After the MPF-1 educational systems, Multitech (which eventually became Acer in 1987) conceived the MPF-II computer (MPF stands for Micro-ProFessor) a more advanced computer supposed to be compatible with the Apple 2.
The MPF-II must be the only computer delivered with two keyboards! The first one is located directly onto the system case. It has very small calculator type keys and is really painful to work with. In fact it is the same used with MPF-1 Plus and MPF-1/65 educational computers. Knowing that it wouldn't be enough for the more ambitious MPF-II, Multitech chosed to deliver a larger keyboard with rubber keys, same type used on popular computers of that time like the Sinclair ZX Spectrum. Even though it was better than the first one, it wasn't still very convenient. There is even a special key labeled with the Multitech logo which function is... nothing. Indeed, nothing happen when you press it!
The main interest of the MPF-II is that it is supposed to be compatible Apple II. In fact only its Basic is compatible with the Applesoft Basic. Thus it is not possible to directly use Apple Software on a MPF-II, even though later, special ROMs modified by enthusiasts were available to turn the MPF-II into a full Apple II compatible system...
Some extensions were available:
- up to 2 disk drives with their controller (5.25", Single Sided - Double Density, 250 KB non formated),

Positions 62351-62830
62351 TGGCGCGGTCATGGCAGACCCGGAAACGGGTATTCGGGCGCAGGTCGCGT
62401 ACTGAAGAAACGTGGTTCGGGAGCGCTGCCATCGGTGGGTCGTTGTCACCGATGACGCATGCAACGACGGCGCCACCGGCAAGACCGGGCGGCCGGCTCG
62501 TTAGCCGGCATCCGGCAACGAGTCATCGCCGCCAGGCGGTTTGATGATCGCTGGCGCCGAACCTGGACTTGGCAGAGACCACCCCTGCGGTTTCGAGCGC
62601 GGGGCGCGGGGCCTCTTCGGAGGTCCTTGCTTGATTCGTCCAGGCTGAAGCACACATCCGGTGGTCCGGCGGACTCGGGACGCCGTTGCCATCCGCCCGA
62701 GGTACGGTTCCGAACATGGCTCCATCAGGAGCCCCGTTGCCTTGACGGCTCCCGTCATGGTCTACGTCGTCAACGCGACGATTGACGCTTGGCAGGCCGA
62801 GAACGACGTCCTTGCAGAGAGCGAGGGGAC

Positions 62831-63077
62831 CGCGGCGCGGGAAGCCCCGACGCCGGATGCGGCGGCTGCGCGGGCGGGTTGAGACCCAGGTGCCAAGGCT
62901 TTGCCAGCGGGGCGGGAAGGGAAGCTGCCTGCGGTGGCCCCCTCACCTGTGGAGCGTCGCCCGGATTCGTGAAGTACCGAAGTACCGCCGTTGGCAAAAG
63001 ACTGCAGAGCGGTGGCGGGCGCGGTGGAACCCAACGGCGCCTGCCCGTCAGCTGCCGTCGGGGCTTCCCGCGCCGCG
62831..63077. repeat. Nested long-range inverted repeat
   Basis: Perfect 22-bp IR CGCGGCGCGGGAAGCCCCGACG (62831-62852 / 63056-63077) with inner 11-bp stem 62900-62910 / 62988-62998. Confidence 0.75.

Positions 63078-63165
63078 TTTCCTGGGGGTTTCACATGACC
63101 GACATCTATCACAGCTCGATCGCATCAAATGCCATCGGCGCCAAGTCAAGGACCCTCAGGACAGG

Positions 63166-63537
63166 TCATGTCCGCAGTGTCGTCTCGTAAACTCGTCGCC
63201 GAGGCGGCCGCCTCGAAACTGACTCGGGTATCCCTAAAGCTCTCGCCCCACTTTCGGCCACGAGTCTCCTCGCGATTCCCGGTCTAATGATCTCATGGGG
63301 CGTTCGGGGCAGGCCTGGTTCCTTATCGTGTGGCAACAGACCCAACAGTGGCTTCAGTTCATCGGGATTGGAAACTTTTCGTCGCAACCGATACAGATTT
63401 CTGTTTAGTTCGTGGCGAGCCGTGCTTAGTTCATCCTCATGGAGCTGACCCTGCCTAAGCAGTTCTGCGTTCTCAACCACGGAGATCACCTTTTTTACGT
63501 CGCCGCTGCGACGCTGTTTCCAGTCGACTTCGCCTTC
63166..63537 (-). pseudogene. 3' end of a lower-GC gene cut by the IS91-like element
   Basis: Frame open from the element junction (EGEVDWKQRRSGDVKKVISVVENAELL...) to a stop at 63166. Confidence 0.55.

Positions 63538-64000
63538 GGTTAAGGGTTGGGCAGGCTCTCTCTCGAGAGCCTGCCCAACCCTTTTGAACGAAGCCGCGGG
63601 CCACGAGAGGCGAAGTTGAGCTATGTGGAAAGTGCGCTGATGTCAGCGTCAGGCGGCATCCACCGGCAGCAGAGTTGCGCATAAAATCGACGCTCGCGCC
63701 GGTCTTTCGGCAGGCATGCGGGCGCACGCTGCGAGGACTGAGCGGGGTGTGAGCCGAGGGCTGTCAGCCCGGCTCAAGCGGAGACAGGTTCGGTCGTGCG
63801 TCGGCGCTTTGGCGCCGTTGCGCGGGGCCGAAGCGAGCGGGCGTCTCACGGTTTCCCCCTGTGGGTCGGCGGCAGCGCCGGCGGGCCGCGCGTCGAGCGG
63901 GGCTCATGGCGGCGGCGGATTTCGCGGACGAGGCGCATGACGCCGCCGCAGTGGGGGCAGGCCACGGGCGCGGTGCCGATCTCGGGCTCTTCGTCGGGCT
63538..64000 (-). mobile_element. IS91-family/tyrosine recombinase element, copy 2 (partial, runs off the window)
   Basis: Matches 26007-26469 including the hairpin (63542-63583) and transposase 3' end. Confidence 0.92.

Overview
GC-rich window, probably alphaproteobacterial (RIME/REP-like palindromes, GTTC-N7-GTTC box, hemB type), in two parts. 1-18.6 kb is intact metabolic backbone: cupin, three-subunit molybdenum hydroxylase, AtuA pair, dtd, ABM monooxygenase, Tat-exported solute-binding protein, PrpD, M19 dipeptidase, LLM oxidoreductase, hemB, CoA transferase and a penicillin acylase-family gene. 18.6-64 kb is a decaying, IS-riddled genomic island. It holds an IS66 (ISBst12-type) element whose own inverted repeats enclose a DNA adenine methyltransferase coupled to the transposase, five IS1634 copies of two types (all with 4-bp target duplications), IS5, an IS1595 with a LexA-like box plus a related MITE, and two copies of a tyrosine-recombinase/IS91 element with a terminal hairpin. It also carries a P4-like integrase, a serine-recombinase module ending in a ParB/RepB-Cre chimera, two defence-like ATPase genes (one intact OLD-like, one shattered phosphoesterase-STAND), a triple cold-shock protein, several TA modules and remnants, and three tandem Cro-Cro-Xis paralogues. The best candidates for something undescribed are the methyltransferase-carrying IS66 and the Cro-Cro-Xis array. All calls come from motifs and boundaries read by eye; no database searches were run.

- Multitech thermal printer using special thermal paper (10 cm wide). 150 lines per minute, 120 caracters per second,
- Dot matrix printer
- joysticks, tape recorder, multi-printer interface.
Several optional software provided the MPF-II with Assembly, Pascal, Logo and Forth programming languages.
When it came out in 1982, the MPF-II had excellent reviews since for a reasonable price you had color, high resolution and 64 KB RAM. This offer had nearly no competition... until the ZX Spectrum and Commodore 64 got more popular with their large software offer.
The MPF-1/65 also From Multitech is very similar to the MPF-II and might be based on it, or vice versa. The MPF-II had a successor, the MPF III, also partially compatible with the Apple IIe.
Taneli Lukka from Finland reports to us:
This computer was sold here in Finland and if I remember correctly it got pretty good reviews from a couple of Finnish computer magazines thanks to it's Apple II compatibility and average design, but it is not common even in Finland. It does seem that it was used in Finnish schools (which means that it was accepted and recommended as a school computer by the Finnish board of education). I found one of these from my school here in the city of Pori when the building was being renovated last year together with a disk drive controller cartridge, but I was too slow to get it back, so now I only have the controller cartridge, the machine went missing soon after. :( It was stored in the biology classroom together with a large old printer , so it must have been used there for some kind of simple biological experiments as a learning tool.
Francisco Morero from Spain adds:
It was also sold also in Spain, but the software included in the "Spanish version" did not include any other language than its 'Apple compatible BASIC'.
Therefore the options were BASIC or Assembler for 6502 microprocessor. Unfortunately its spartan documentation as well as the non-existing users comunity made it the worst choice in Spain.